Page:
This is not to pretend that I’m any paragon of independent thinking. In the time after 9/11, my politics aligned with one mob or another. When Susan Sontag wrote about causality in The New Yorker, I may not have called her a traitor but I, much to the eye rolling of my mother, joined in the chorus of “too soon”s. When the lighting guy at CBGBs turned off the power during Leftover Crack’s anti-America speechifying, I bought that lighting guy a drink. I even, when drunkenly wading through the white mist still hanging over Houston street a week after the attack, went up to a cop and thanked him. I joined the protests against the invasion of Iraq, but it wasn’t until around* ten years ago, when I fell in love with the Afghan-American dreamboat that I’ve been lucky enough to be with to this day, that I had any sense of our long and less-than-admirable history with the country her family came from. I got my news from The Onion, blessed the trees I assumed my drugs grew on, and thought of myself as clever.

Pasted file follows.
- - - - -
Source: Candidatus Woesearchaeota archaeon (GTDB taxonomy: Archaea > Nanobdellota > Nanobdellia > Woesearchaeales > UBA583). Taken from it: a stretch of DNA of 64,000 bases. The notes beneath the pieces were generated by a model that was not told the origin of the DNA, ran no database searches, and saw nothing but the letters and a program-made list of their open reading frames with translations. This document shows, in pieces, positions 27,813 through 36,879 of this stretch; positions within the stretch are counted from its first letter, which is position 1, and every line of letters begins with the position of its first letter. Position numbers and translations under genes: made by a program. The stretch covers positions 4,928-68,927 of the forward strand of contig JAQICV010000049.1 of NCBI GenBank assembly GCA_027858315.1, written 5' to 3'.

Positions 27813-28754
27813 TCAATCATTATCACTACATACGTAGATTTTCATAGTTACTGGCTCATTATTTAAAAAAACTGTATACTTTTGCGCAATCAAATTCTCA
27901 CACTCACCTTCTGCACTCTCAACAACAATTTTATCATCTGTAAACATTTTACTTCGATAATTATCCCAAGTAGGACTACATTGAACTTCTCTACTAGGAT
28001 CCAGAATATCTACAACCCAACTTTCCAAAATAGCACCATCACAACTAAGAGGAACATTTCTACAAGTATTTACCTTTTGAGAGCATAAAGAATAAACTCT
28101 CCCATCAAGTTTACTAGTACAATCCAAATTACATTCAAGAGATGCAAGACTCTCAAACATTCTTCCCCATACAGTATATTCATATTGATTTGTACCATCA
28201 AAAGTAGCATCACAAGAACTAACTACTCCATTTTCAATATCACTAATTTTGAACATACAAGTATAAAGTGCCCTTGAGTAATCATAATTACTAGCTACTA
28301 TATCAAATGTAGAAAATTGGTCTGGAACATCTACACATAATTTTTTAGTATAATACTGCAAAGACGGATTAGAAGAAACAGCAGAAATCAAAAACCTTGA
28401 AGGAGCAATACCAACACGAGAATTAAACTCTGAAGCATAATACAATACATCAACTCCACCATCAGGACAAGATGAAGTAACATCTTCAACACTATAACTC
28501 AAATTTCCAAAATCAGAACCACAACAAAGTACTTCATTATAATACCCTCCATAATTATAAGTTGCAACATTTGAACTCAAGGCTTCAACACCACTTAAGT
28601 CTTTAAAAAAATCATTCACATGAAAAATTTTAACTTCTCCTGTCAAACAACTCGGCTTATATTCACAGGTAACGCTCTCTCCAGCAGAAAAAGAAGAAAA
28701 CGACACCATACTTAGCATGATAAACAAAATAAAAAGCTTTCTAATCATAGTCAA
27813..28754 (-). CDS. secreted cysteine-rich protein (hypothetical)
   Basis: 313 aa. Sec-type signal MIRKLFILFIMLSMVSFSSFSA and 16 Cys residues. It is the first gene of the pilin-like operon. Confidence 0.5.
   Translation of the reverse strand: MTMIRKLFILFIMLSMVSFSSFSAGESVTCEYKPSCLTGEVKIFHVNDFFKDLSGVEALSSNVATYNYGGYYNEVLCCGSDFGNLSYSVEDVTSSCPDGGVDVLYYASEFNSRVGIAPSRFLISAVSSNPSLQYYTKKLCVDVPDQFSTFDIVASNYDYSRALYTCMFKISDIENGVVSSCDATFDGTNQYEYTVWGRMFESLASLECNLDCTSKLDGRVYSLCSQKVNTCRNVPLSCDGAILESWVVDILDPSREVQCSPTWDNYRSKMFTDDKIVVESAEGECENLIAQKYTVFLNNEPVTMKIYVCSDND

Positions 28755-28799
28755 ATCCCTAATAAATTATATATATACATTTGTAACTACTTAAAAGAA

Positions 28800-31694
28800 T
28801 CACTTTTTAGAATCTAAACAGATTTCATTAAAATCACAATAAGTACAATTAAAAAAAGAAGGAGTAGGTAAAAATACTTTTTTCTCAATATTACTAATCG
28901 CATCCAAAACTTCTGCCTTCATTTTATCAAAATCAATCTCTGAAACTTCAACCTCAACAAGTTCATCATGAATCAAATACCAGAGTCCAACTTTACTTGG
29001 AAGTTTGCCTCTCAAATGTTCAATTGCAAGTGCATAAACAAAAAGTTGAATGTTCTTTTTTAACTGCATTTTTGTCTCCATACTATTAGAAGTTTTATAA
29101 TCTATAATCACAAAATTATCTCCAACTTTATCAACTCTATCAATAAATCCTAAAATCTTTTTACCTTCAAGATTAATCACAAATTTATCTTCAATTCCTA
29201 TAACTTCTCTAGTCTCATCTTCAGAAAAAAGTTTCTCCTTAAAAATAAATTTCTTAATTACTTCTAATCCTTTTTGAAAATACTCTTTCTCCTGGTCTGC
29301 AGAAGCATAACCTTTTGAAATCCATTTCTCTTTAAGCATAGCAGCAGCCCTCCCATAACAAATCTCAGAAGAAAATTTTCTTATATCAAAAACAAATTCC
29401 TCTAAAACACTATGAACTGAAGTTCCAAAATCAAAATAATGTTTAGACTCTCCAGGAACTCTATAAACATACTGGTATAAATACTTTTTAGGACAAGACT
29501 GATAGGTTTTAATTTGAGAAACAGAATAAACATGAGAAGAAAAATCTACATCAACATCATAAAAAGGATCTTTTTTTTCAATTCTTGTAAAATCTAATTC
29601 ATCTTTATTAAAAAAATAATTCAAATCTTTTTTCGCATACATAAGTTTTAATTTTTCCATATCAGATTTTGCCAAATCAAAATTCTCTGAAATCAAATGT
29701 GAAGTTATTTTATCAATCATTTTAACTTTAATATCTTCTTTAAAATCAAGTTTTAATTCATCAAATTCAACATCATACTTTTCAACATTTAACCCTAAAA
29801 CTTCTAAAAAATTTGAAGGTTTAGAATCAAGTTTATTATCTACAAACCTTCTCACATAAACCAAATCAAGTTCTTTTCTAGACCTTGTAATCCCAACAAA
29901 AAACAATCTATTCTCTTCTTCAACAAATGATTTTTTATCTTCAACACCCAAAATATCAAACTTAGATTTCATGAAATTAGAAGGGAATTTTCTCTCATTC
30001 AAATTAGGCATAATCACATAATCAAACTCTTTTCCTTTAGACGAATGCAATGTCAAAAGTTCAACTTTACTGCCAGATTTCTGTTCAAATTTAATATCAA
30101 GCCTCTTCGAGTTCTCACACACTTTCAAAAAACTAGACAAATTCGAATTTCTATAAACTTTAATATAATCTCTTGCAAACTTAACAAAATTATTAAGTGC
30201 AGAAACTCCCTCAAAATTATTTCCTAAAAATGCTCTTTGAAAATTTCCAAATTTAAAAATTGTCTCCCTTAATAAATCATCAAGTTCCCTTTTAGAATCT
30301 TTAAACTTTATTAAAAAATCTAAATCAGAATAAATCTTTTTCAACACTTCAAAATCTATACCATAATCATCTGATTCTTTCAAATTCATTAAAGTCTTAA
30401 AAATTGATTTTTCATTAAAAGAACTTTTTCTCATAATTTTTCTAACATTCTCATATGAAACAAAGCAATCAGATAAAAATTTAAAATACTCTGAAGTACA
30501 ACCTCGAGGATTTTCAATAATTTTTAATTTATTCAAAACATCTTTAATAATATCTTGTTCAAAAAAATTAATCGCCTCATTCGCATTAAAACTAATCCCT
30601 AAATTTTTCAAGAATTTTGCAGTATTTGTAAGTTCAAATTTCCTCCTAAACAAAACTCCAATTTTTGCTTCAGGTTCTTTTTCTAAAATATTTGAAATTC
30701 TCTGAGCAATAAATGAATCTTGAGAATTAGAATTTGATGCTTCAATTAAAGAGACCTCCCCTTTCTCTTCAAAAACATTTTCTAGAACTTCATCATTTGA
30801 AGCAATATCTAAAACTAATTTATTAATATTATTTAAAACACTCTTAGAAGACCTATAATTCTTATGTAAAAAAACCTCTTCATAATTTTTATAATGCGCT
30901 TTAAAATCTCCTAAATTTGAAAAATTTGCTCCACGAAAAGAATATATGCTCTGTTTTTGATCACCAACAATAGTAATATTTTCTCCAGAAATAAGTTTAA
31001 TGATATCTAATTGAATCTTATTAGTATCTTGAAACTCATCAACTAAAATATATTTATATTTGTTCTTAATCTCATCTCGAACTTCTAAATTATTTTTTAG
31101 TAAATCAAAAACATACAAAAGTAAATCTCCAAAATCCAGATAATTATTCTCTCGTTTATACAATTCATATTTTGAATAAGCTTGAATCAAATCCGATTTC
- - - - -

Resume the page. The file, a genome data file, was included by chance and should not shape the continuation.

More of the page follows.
Anniversary pieces are a vampiric racket, but harmless in that they only kill time. Seeing as we’re immortal right up until the moment we’re not, what’s a little time suck between friends living in a system? Religious and secular ritualists alike can commemorate calamity, devote a hundred times the bandwidth we devote to the 20 year anniversary of the first Moldy Peaches album, secure that our priorities are in order while ceding the giving a shit about Afghanistan to fascists and war profiteers that we remain morally superior to because, even if they’re right about Biden’s cynicism and incompetence, they’re right for the wrong reasons.